Cancer Treatment Costs in the U.S. Rose Faster Than European Countries

A new study published in JAMA Oncology found that prices for dozens of cancer treatments were significantly higher when introduced into the U.S. market, compared with markets in Germany, England, and Switzerland. In addition, while the prices continued to rise faster than inflation in the U.S. throughout the next decade, they decreased in the other three countries after accounting for inflation.


From the products’ launch in 2009 to 2019, 74% of the drugs examined in the study had price increases greater than inflation in the U.S. In comparison, only one of 62 drugs in England, zero of 60 in Germany, and seven of 56 in Switzerland had median price increases greater than inflation.


Median monthly cancer treatment costs per patient were $11,755 in the U.S., compared with $8,300 in Germany, approximately $6,950 in Switzerland, and $7,355 in England, after adjusting for currency and inflation.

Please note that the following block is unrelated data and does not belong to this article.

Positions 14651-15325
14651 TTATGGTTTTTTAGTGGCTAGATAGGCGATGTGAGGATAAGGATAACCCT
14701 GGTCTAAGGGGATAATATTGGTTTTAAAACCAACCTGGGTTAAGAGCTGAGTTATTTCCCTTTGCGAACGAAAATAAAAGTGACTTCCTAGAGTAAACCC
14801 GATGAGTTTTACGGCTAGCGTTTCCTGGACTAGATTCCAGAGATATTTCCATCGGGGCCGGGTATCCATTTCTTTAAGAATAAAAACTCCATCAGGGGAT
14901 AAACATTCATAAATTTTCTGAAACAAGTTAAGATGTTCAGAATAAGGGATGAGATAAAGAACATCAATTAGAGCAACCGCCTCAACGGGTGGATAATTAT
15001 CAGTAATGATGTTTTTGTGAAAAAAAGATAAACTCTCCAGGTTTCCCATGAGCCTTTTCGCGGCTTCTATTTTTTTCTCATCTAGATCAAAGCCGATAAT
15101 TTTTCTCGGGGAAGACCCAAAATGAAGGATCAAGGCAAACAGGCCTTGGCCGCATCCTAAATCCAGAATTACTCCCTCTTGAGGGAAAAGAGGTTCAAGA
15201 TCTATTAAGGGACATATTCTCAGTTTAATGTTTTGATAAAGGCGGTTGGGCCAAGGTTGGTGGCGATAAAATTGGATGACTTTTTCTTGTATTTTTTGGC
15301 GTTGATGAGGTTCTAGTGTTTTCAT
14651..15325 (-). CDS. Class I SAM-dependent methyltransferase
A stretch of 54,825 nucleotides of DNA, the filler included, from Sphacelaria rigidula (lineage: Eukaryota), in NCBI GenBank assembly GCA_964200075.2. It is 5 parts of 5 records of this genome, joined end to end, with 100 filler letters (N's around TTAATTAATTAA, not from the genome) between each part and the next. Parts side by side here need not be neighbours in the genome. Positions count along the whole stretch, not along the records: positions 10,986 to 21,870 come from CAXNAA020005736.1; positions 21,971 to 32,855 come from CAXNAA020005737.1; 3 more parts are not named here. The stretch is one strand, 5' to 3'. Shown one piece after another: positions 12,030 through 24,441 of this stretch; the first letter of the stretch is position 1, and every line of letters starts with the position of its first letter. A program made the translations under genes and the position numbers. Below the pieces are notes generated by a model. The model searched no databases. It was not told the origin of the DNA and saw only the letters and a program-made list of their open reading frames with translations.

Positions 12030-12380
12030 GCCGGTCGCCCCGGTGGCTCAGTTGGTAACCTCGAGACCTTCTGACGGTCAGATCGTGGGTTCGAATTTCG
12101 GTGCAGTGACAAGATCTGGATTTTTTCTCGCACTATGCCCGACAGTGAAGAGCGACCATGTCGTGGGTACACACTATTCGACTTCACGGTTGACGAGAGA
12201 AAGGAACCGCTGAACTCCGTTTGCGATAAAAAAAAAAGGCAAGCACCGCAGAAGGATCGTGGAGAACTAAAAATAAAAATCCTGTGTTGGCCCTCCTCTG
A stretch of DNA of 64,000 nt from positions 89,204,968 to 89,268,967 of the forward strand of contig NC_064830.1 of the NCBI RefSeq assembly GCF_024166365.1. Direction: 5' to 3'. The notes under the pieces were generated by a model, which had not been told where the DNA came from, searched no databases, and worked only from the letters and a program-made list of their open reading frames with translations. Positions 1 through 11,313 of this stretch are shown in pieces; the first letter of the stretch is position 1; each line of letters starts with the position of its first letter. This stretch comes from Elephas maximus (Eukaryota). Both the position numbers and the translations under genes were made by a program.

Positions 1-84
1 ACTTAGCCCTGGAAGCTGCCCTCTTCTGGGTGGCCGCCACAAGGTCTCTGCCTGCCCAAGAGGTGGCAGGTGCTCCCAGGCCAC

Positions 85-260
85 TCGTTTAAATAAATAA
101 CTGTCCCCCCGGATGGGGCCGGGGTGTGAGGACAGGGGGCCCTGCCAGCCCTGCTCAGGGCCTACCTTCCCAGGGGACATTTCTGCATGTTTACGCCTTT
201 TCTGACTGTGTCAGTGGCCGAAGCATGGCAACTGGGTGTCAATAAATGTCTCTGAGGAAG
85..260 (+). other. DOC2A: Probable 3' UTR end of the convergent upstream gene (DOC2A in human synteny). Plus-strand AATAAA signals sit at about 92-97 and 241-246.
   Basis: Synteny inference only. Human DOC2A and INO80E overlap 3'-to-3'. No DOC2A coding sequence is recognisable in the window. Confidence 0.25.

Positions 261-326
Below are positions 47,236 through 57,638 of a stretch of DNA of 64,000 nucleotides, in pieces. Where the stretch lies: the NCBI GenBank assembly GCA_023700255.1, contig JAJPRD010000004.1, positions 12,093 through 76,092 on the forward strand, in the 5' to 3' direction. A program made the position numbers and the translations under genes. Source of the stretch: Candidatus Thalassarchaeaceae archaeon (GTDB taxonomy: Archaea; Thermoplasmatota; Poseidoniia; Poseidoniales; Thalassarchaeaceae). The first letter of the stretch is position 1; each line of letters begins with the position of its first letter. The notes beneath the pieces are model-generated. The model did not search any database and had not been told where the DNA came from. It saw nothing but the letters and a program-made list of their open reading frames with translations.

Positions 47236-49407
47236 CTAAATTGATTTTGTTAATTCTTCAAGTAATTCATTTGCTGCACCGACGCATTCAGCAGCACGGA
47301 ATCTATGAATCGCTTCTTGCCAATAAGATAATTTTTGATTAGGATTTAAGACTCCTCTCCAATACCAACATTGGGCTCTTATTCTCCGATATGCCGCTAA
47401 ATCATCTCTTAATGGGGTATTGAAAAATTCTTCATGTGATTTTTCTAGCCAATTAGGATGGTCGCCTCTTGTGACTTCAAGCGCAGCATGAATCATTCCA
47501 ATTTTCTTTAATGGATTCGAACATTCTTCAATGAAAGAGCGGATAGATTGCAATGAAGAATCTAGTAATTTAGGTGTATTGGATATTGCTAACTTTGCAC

This research emerges as federal officials are exploring proposals for reducing drug price disparities between the U.S. and other countries. The investigators noted that most price differences between the U.S. and three European countries were a result of higher launch prices in the U.S., which does not have a mechanism for assessing the costs and benefits of new medications for price negotiations. They also noted that Medicare, the largest payer for cancer treatments in the U.S., is prohibited from negotiating price.


Study coauthor Kerstin Vokinger, PhD, told STAT that these findings show how drug pricing could benefit from regulation. “Negotiations would make sense and drugs with high value should be prioritized. This is done in Europe through different health technology assessments and the U.S. should develop such a system itself, although it would take a lot of effort on all levels,” she said.

Sources: STAT, July 1, 2021; Vokinger KN, Hwang TJ, Daniore P, et al. Analysis of launch and postapproval cancer drug pricing, clinical benefit, and policy implications in the U.S. and Europe [published online ahead of print, 1 Jul 2021.] JAMA Oncol. doi:10.1001/jamaoncol.2021.2026